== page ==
By Grace Rubenstein, CEI Intern
Take the leap and join one of the latest innovations in STEM education at the primary and secondary school level. A makerspace can be in a school, a library, and even a museum. Any location commonly visited by children is the perfect point of interception for developing minds. Through age appropriate activities and adult guidance, children can use the space to engage with various topics.
Engaging, fun, hands-on experiences. Makerspaces serve as a balancing act against the stifling nature of a classroom learning environment. First, psychological research indicates that passive school education may inhibit a person’s internal drive to learn, whereas active learning can enhance that drive. Second, the vast variety of learning types means that few actually benefit from passive education. For instance, auditory learners may do well with lectures, while kinesthetic learners would have trouble staying focused.
Considering the importance of wholesome, inclusive STEM education, what can makerspaces do to help students feel motivated to discover? Rather than reading textbooks and memorizing facts, these oases should encourage students to delve into issues that matter to them, and to draw connections between their experiments and the world around them. Giving students free reign to identify a scientific problem that speaks to them—such as air pollution, prosthetics, access to clean water, etc.— will help them forge a sense of ownership over their ideas.
Following their initial choosing of subjects, students then could receive further support from experts. The ideal goal is for the students to feel personally invested in their projects, which hopefully will ignite a spark of inspiration to pursue a STEM field. If not, it at least endows in them a sense of respect for the role of STEM in our society.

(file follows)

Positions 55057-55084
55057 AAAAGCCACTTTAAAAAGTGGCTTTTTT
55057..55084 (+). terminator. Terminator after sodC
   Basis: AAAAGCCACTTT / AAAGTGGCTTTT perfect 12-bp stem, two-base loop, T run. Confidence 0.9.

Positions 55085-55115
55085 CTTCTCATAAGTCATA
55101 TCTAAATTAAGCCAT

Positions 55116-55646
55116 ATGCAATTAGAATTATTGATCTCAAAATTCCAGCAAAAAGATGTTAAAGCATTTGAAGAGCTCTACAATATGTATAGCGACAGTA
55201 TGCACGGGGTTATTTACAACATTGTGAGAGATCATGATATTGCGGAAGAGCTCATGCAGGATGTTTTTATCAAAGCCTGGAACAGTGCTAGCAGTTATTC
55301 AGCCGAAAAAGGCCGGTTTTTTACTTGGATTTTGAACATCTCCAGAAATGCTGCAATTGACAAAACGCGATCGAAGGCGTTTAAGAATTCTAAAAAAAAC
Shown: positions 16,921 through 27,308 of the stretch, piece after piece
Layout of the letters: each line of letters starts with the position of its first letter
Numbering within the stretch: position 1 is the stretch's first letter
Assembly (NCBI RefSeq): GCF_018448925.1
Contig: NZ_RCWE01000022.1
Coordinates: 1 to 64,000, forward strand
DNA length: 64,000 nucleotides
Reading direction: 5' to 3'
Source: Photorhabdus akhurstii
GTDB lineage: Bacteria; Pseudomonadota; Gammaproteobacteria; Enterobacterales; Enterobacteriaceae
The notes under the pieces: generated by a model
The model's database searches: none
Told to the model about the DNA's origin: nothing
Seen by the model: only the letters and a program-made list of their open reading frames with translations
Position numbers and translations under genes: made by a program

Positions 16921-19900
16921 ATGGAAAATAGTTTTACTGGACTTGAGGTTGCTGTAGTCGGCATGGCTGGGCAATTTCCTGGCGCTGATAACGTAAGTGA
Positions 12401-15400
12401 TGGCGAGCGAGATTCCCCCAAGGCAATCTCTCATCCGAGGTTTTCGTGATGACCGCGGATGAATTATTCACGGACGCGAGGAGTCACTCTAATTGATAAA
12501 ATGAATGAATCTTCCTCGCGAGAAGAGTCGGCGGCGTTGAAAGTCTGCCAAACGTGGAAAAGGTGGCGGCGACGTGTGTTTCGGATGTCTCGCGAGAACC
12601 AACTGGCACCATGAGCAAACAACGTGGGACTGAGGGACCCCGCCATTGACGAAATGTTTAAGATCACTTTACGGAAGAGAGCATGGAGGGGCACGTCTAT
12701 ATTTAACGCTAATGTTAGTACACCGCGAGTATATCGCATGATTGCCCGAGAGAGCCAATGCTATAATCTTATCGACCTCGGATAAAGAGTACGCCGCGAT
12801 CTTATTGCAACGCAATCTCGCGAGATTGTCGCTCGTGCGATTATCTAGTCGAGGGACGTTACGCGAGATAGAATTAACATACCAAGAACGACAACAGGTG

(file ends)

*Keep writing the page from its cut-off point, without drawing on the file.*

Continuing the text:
Makerspace at Piner High School in California
Piner High School in Santa Rosa, California, serves as a promising example of a small high school makerspace where youth were fully engaged from the start. Biology teacher, Dante DePaola, has espoused the value of keeping his students wholly involved in all aspects of creating the maker space. The students assisted their teacher in woodworking every single piece of furniture. Since then, he has asked his students to bring in examples of work from other makerspaces that inspire them.
Dante’s students have deconstructed electronic devices, built bridges, built iPod speakers out of foam and fiberglass. They have also created balsa-wood airplanes with wings covered in heat-shrunk plastic membranes to encourage lift, with creative shapes, sizes, and types.